Uptick in white death rates

Improved medical care and public health are lowering death rates in modern societies. Since 1990, rates for African Americans and Hispanics have continued to decline. But beginning around 2000, white death rates began to climb for many age groups.

The chart below shows the overall death rates (calculated as a number of deaths per 100,000 people in each group). The second view shows the change in death rates since 1990, which more dramatically reveals the uptick for whites.

Death rate per 100,000

Death rate change since 1990

Death rates for white women up the most

The increases in death rates are more pronounced for white women in every age group from 25 through 59. Black death rates started higher and continue to decrease, but white mortality rates have been increasing since the late-1990s or mid-2000s.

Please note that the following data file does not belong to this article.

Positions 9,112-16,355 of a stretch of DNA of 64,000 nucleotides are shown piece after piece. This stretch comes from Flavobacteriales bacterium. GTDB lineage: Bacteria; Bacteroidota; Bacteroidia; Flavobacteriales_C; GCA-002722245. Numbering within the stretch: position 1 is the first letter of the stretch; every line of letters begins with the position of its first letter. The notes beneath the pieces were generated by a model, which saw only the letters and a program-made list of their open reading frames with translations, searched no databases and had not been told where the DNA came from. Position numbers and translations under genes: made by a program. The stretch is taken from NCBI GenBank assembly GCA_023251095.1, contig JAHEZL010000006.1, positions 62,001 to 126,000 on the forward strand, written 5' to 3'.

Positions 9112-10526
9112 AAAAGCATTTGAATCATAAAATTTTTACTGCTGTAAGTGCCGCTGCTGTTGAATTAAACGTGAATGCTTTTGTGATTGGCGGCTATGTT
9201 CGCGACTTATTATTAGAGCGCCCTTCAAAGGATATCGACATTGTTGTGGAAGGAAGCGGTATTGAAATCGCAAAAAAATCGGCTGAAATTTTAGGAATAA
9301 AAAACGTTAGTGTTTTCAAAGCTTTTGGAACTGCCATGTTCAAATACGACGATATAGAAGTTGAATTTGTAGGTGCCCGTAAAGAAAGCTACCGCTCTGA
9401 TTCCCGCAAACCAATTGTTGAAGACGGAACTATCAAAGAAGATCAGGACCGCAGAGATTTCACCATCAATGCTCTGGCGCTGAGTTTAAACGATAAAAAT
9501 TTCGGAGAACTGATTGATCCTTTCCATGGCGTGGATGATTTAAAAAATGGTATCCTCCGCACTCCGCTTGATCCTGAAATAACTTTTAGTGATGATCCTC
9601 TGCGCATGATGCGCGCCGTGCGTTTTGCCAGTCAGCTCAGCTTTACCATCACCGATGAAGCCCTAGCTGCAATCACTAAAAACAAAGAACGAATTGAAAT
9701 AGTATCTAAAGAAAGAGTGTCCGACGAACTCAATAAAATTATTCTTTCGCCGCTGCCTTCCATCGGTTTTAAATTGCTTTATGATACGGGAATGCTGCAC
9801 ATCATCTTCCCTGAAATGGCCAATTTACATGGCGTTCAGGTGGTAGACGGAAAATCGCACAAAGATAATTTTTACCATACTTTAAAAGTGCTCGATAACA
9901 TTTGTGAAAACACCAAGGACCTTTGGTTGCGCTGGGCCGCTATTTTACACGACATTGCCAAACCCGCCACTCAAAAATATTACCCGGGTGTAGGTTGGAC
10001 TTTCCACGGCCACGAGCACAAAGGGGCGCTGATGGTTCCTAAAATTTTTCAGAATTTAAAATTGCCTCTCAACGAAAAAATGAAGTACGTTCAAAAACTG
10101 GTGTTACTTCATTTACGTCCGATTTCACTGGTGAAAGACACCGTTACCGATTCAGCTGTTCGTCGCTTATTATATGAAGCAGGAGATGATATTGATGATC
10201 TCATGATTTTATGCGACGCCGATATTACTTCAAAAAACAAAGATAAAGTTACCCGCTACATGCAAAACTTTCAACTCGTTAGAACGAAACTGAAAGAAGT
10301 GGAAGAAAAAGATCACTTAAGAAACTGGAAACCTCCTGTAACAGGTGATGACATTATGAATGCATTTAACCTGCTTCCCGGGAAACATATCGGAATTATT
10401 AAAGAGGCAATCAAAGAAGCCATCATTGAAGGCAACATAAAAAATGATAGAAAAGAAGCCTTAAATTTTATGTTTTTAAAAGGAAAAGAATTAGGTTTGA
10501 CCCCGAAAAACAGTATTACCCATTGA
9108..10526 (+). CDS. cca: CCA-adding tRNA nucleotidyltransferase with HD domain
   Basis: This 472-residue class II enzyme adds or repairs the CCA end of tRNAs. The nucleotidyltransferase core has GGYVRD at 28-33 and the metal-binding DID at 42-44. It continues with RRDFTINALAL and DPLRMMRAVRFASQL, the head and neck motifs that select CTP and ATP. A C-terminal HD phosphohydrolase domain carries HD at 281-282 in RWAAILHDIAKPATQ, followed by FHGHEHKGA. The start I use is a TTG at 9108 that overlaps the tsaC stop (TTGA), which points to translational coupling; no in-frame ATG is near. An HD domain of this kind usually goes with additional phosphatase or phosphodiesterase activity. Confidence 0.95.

Death rate change since 1990

Death rate change since 1990

Largest cities diverge from small cities and rural areas

The difference in death rates is most striking between people in the largest metropolitan areas of more than 1 million people and people living in smaller cities or rural areas.

When comparing the largest urban areas with everywhere else, the death rates show white men and women in the biggest urban areas dying less frequently while the more rural group has increasingly higher death rates.

Death rate change since 1990

Death rate change since 1990

Rising causes of death

For younger age groups, drug overdose and suicide account for virtually all of the increases in death rate. For older groups, additional causes of death are also increasing, particularly heart and lung diseases for rural women, and cirrhosis for people over 45.

This chart shows causes of death that increased by at least one full death per 100,000 people in a given age group since the turn of the century.

Change in number of deaths per 100,000 population since turn of the century